Home » Projects » Xenografting


Xenografting: Making Human Skeletal Muscle Tissue in Mice

The goal of this project is to generate mice carrying mature human skeletal muscle tissue derived from individuals with Facioscapulohumeral Muscular Dystrophy (FSHD).  FSHD is a common adult-onset muscular dystrophy, found with a frequency of 1 in ~8000 individuals worldwide, that is linked to contractions in the telomeric region of chromosome 4q. Current mouse models of FSHD do not replicate key aspects of the human disease, so we are developing methods to get diseased human muscle to form in mice.

Our methods involve creating xenografts in mice of human myogenic precursor cells (hMPCs) immortalized from myoblasts obtained from FSHD patients and their nearest healthy relatives, and inducing them to develop into mature muscle tissue. Mice are immunocompromised, so that they cannot reject the human muscle tissue as it develops.  Our approach is to X-irradiate the hindlimbs of mice, inject a myotoxin to cause the tibialis anterior muscle to degenerate, then inject the hMPCs. We typically then begin electrically stimulating the peroneal nerve feeding the engrafted area. After a month, we obtain FSHD muscle tissue, as illustrated in the figure below  The figure shows that nearly all the muscle fibers in the graft are human in origin, as they stain with antibodies specific for human β-spectrin (green).  The red label, for desmin, is muscle-specific. Additional studies show the human muscle fibers in the grafts to be fully differentiated, innervated, and comprised of >98% human myonuclei.  The hMPCs also repopulate the satellite cell niche of the grafts, suggesting that the grafts can continue to grow, or regenerate if they are damaged.  Our laboratory is the first in the world to generate mature healthy and FSHD muscle  tissue in mice from hMPCs.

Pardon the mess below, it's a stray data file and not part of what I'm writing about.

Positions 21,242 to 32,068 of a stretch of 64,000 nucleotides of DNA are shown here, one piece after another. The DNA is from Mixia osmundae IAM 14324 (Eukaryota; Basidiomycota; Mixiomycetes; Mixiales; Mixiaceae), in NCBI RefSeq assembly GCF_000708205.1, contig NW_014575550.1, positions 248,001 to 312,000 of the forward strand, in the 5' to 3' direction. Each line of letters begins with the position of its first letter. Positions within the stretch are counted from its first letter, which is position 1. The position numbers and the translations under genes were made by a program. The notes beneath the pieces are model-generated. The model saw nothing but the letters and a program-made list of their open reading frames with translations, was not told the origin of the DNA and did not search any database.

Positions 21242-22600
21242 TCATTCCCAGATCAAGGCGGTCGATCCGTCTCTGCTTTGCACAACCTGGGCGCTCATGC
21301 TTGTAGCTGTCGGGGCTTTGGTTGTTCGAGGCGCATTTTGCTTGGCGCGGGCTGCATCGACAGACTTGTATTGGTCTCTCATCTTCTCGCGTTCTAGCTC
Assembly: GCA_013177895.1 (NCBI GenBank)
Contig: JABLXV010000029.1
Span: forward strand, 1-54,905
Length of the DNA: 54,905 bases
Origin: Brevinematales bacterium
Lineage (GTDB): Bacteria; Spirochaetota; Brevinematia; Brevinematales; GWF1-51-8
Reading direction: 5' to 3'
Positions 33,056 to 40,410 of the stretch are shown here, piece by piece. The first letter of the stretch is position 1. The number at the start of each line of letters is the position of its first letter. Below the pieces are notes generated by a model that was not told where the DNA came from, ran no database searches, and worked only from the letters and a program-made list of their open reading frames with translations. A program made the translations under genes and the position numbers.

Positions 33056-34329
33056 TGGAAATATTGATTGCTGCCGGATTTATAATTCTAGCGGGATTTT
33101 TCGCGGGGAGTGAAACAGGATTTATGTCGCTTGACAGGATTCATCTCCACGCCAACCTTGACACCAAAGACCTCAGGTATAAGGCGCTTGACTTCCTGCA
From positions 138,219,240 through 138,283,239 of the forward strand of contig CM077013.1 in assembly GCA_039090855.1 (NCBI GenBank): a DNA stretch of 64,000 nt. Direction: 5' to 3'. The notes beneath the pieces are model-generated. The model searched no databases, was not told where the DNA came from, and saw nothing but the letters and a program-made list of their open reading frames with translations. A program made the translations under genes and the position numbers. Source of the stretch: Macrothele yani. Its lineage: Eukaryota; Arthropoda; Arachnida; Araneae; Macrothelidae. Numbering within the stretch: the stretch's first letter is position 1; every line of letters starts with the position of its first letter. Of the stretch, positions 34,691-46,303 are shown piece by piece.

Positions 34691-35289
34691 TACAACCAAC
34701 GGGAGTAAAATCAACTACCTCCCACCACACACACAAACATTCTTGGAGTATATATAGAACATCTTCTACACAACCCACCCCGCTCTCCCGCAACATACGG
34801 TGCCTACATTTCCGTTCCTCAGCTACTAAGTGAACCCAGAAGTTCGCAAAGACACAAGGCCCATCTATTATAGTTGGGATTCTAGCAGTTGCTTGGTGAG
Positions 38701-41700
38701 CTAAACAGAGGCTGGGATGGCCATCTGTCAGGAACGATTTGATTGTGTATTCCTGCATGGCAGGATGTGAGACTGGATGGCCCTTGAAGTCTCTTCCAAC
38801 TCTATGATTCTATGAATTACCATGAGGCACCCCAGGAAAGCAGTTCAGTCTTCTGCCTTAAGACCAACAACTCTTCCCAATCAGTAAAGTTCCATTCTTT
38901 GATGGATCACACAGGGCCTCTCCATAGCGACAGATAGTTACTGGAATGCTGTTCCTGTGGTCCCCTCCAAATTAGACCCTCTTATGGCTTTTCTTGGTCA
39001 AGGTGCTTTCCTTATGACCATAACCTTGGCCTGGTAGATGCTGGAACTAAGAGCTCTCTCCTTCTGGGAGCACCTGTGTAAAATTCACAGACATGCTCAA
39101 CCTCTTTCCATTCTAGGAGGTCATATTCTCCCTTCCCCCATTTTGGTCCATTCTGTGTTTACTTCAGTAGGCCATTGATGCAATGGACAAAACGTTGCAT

Importantly, the grafts formed by FSHD hMPCs show the same genetic and epigenetic characteristics as diseased muscle, which are quite different from grafts formed by hMPCs from a healthy relative (Figure below; collaboration with Drs. Peter and Takako Jones).  They also express a protein, SLC34A2 (a Na,phosphate cotransporter), that may be a useful biomarker for FSHD. We have used the grafts collaboratively with biopharma to investigate the efficacy of different drugs in treating FSHD.  We continue to study the grafts to explore the pathophysiology of FSHD and to develop them further for use in testing therapeutics.

Xenograft Graph